I use the term ‘life-changing’ deliberately, because the decision that Saviola took was to produce 100% of its particleboard, which by that time was well over a million m3 a year, from recycled urban wood, or ‘post-consumer waste’. Not only did that mean a complete change in the life of the company – the way it collected and prepared this raw material – but also a life-change in terms of the ‘green’ credentials of Saviola. It was a brave move and today this e826m-turnover company has around 200 trucks collecting wood from the urban areas of northern Italy and over 1,000 trains gathering material from further afield in Europe. Its promotional literature extols the virtues of Saviola’s green policies with statistics such as “10,000 trees saved every day; reduction of 800,000 tons of CO2 in the airand points out that it has 20 certifications for quality systems and products, including the coveted Forest Stewardship Council accreditation (FSC 100% recycled).
The middle of next year will see the start-up of the group’s latest investment, which began construction in July.
At the original Viadana site, group company SIA srl is replacing its old Pagnoni 18-daylight press with a new Dieffenbacher CPS continuous press, which will sit alongside the existing Siempelkamp ContiRoll continuous press installed in 1986.
When it was installed, the ContiRoll, at 23m, was the first and the longest continuous press in the world, said Luigi Gozzi, chief executive of Saviola’s panel interests.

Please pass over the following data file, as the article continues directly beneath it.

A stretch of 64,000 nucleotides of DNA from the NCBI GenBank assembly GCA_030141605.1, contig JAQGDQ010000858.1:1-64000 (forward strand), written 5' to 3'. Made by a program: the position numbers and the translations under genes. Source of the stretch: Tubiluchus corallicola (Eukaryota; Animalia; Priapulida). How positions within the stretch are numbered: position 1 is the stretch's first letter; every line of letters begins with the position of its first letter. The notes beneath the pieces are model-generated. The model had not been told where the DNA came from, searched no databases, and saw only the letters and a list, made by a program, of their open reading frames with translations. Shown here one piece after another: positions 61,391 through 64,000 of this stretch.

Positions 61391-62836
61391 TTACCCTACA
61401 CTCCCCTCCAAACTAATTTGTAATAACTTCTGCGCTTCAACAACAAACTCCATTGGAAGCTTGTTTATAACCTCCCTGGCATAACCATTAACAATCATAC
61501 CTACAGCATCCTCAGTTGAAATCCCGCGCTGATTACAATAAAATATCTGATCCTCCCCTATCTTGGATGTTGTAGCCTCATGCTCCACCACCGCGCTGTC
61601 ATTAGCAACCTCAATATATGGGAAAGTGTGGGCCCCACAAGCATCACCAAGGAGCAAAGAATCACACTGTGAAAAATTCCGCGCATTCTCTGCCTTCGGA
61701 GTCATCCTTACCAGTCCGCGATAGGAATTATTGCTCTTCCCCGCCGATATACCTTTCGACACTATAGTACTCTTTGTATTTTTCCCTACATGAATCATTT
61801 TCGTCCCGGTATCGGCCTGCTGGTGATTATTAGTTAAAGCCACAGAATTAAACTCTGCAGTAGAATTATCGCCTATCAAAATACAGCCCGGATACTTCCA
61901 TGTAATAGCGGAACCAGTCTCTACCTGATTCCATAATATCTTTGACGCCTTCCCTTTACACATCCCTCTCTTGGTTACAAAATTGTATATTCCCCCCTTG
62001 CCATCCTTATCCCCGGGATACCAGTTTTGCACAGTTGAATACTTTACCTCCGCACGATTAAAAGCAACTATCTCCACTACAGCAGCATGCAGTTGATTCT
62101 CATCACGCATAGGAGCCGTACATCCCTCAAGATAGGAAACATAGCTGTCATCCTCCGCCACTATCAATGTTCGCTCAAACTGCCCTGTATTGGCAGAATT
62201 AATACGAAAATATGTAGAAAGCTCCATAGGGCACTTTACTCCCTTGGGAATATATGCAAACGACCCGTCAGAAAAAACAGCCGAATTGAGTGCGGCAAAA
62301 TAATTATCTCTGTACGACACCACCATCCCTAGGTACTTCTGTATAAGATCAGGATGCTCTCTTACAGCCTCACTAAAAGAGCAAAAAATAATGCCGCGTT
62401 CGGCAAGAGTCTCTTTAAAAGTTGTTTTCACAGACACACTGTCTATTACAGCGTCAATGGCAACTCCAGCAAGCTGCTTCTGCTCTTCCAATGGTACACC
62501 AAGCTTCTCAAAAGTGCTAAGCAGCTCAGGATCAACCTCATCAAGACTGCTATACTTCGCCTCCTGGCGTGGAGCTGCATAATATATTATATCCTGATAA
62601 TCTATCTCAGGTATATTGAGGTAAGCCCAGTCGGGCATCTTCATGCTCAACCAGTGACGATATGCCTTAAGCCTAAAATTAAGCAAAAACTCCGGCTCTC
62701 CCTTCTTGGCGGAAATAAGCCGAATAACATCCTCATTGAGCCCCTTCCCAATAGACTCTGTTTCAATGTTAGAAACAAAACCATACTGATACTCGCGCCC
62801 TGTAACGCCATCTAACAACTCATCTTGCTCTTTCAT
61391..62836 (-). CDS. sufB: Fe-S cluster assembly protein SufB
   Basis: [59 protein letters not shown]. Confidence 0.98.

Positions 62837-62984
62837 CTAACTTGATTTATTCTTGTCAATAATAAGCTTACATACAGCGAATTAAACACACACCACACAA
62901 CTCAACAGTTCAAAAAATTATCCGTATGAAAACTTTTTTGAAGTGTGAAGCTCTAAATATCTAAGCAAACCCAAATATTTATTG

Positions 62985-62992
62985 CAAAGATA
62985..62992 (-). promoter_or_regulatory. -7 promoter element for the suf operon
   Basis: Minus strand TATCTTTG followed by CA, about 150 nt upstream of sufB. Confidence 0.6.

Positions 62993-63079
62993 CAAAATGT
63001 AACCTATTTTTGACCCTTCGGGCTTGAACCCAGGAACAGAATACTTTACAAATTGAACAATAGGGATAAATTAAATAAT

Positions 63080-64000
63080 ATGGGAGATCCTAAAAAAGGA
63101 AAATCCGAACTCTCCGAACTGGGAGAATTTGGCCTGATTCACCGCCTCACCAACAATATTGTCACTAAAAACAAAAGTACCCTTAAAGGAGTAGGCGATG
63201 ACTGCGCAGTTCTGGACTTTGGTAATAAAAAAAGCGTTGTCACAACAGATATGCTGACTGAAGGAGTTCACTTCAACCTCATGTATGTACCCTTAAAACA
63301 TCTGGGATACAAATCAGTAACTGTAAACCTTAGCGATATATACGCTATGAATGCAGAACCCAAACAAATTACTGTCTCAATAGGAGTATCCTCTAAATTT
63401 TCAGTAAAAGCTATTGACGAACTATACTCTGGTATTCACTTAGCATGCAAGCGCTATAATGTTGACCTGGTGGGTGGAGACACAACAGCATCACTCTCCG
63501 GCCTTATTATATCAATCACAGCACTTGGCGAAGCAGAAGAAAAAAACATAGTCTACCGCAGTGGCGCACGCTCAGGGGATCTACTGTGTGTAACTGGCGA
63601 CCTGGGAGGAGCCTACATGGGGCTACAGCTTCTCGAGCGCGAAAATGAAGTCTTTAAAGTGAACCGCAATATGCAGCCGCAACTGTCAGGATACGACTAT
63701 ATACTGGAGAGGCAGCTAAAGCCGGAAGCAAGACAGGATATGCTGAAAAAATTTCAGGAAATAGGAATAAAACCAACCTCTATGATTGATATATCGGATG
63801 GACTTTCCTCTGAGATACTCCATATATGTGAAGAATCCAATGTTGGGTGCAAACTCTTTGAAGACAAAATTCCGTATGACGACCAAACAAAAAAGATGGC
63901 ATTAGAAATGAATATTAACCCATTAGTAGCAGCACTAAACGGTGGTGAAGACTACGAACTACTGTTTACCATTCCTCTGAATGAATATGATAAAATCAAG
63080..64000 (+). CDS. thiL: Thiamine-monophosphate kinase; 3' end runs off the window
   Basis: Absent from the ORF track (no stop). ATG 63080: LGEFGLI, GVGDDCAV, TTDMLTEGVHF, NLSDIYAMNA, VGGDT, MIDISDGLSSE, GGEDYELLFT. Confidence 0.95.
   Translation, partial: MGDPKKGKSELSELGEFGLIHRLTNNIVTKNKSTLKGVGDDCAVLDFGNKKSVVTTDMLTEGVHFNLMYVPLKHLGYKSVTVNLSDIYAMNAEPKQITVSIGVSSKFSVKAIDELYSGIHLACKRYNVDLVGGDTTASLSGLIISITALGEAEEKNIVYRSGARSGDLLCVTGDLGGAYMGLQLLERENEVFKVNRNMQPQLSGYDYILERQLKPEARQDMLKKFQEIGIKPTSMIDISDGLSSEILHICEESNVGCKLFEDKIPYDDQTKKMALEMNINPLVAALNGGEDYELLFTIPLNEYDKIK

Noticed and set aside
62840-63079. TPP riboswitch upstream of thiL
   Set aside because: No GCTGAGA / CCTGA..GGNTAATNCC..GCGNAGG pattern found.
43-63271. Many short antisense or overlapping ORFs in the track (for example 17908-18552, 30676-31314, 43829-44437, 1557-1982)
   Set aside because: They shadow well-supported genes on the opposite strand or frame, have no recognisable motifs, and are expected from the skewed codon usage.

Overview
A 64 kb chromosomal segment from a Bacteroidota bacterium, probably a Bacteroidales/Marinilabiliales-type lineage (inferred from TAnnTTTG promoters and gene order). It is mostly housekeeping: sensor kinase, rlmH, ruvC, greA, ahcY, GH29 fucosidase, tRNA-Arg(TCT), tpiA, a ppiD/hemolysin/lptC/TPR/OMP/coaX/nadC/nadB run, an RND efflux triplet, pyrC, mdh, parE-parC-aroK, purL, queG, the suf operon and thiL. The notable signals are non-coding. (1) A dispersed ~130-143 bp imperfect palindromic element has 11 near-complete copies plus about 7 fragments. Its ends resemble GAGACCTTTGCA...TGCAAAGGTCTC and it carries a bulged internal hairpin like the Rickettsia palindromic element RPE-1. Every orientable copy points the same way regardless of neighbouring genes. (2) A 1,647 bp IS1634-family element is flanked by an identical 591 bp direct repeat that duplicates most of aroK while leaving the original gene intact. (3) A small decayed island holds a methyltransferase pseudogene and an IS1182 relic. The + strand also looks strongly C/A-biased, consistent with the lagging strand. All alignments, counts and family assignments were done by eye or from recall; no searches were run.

The Pagnoni press was being dismantled in July and will be scrapped, unless a keen buyer comes along soon. In its place will go the new Dieffenbacher unit, which is 40.5m long and 2.4m wide (nett working width). The nett result of the change of press will be an increase of 100,000m3 in capacity at Viadana, taking the site’s total annual production to 550-600,000m3. Group total capacity will then be 1.7 million m3, the vast majority of which is in particleboard, with one small MDF line. All but one of Saviola’s production sites are in Italy, with a 100,000m3 a year particleboard line in Argentina.
I asked Mr Gozzi why he was making this investment at this time, when the European particleboard industry is suffering poor demand – and worse prices.
“The multi-opening press was fixed at 3.76×1.83m so the new continuous line will enable us to improve our service to the market by offering a wider range of sizes when the market is asking for larger, longer panels. Also, the continuous press is more convenient for us in terms of production cost and efficiency,he said. Another factor is the company’s most recent product offering, LEB, which stands for ‘Lowest Emission Board’. This panel offers very low formaldehyde emissions – even below the Japanese F**** standard. However, production of this board reduces our capacity because it requires a longer pressing time, while, at the same time, demand for LEB is increasing. Thus we need more capacity to compensate for this decrease in speed of production,explained Mr Gozzi.